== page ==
"What was a misstep that you (or your publisher) made with publishing your first book--and how would you do things differently if you could?"
My publishers are lovely people and they’ve never put a foot wrong in their entire lives. Leastwise, that’s my story and I’m sticking to it. I, meanwhile, have rarely put a foot right, except when that was the direction required for going sprawling in a slightly more spectacular fashion. Nonetheless, the tumbles taken in the course of publishing both my first walking guide and my first novel weren’t particularly impressive by my high standards, and can best be summarized by a single word – complacence.
Strange in a way that someone who struggled so long to find a publisher should then prove largely indifferent to the fate of the books that eventually did get into print, but in both cases, I looked at the book, thought, “Well, that’s very nice,” then promptly forgot all about it. Time for the next one!
The thing is, when you write for dark ages without any discernible success, the writing becomes an end in itself. One is constantly perfecting the storytelling, the structure, the language, the literary flourishes, because you know that the chances are that this is as far as it goes, so it’s best to enjoy the process of creating stuff while it lasts.
You’re not going to be brandishing a book about banging on about what a big time writer you are: “And look at my name there, that’s me, there, the author, the actual author, you understand, the one what wrote the book . . . and this is my picture on the inside cover, I’m smiling, you see, quite fetchingly, don’t you think? Oh, and these are the rather nice words I dolloped about in order to decorate the pages. Now why don’t you try that one there, that’s a particularly well-placed word, don’t you think? You do see, don’t you, the way it snuggles up to the next one and echoes that one up there and sort of sets us up for the assonance between those two down there?”
Without that pleasing prospect ahead of you, you’ve just got to get your kicks where you can, indulging in the not inconsiderable pleasures to be had of writing and telling stories, regardless of whether they’re going to be read by anybody but friends, family, and a handful of despairing editors. Keep at it long enough and the actual appearance of a physical book, though gratifying, becomes almost incidental.
Where’s the misstep? Well, sad to say, with a few charmed exceptions, books don’t sell themselves. Sitting back thinking “Right, done that, do something else now” isn’t good enough. You’ve got to get out there to try and persuade people to buy your book, which is probably why most of the published writers on this site are prepared to provide copy for Red Room, a room that is comfy, welcoming and beautifully appointed, but which does tend to be a bit deficient when it comes to dishing out the stipends.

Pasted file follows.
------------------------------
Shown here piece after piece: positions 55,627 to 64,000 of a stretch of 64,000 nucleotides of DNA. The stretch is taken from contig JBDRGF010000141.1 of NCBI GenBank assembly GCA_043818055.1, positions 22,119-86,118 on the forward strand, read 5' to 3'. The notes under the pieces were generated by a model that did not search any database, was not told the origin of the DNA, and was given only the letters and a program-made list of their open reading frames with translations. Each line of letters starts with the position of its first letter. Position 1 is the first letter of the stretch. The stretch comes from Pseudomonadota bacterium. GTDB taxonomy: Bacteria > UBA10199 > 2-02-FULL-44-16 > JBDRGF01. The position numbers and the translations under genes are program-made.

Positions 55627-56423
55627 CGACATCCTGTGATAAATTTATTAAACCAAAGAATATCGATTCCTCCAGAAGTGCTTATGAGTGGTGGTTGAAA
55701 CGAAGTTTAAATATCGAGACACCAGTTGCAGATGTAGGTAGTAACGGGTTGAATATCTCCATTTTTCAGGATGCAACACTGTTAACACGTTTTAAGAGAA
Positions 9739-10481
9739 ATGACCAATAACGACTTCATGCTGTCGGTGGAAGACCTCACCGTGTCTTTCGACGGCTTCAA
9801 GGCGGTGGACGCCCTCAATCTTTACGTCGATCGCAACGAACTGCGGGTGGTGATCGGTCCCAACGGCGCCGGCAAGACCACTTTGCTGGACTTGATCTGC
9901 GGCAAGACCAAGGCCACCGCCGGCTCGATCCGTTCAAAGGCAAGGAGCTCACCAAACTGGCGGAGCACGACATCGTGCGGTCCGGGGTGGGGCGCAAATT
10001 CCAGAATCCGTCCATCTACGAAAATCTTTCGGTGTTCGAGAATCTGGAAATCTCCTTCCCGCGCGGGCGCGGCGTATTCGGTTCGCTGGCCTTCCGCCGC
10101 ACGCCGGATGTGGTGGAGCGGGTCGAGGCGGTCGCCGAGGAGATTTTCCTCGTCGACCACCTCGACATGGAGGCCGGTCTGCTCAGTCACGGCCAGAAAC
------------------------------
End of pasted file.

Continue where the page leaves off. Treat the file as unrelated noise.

So, if you’re about to be published for the first time, bear in mind that most of the fun stuff is over. All the creating and making and cobbling and cutting and buffing and polishing and staring open-mouthed at the staggeringly beautiful words you’ve strung together . . . all of that was just so much gestating. Now it’s time to bring up baby and launch the little blighter upon an unsuspecting world – and, as any parent will tell you, that is a long and costly and time-consuming business that will frequently leave you feeling frustrated and inadequate if not a little tearful.
Perhaps I’m being naive in highlighting this particular deficiency. It’s entirely possible that everyone else in the world cottoned onto this long ago, fully aware that the unpromoted self is no self at all, and that diffidence never engendered renown. I always have been a bit slow on the uptake when it comes to stuff like that. But given the singular infallibility of my publishers, my own complacency is the only misstep that comes to mind.
How would I do things differently? Well, I’m playing catch up as hard as I can, because I really don’t see how I’m going to publish anymore novels if somebody doesn’t start buying the things.
So, if you’ll excuse me, I’ve got to get on with the real business of being a writer, cornering a couple of hapless readers up a dark alley somewhere and pointing out the more compelling reasons for purchasing a few of my books.
Chemical Mace (reluctant readers may need to be momentarily subdued)
Complimentary key ring and/or fridge magnet to add to the collection the lucky client keeps at the back of the spare drawer in the old sideboard
Slightly more winning smile
Pen for signed copies *
Wrapping paper (they might want one for their friend, too)
Winning smile of an intensity that suggests someone frighteningly competitive and possibly mildly deranged
Promissory note concerning purchase of next publication
Bags of gratitude
Smile so winning that its demented ambition ought to inspire even the most unwilling reader to reach for their wallet
* Don’t take no for an answer here. If you’re quick off the mark and get somebody’s name on the inside cover before they can demur, they're almost bound to buy the thing.
Causes Charles Davis Supports
Oxfam, Amnesty International, Greenpeace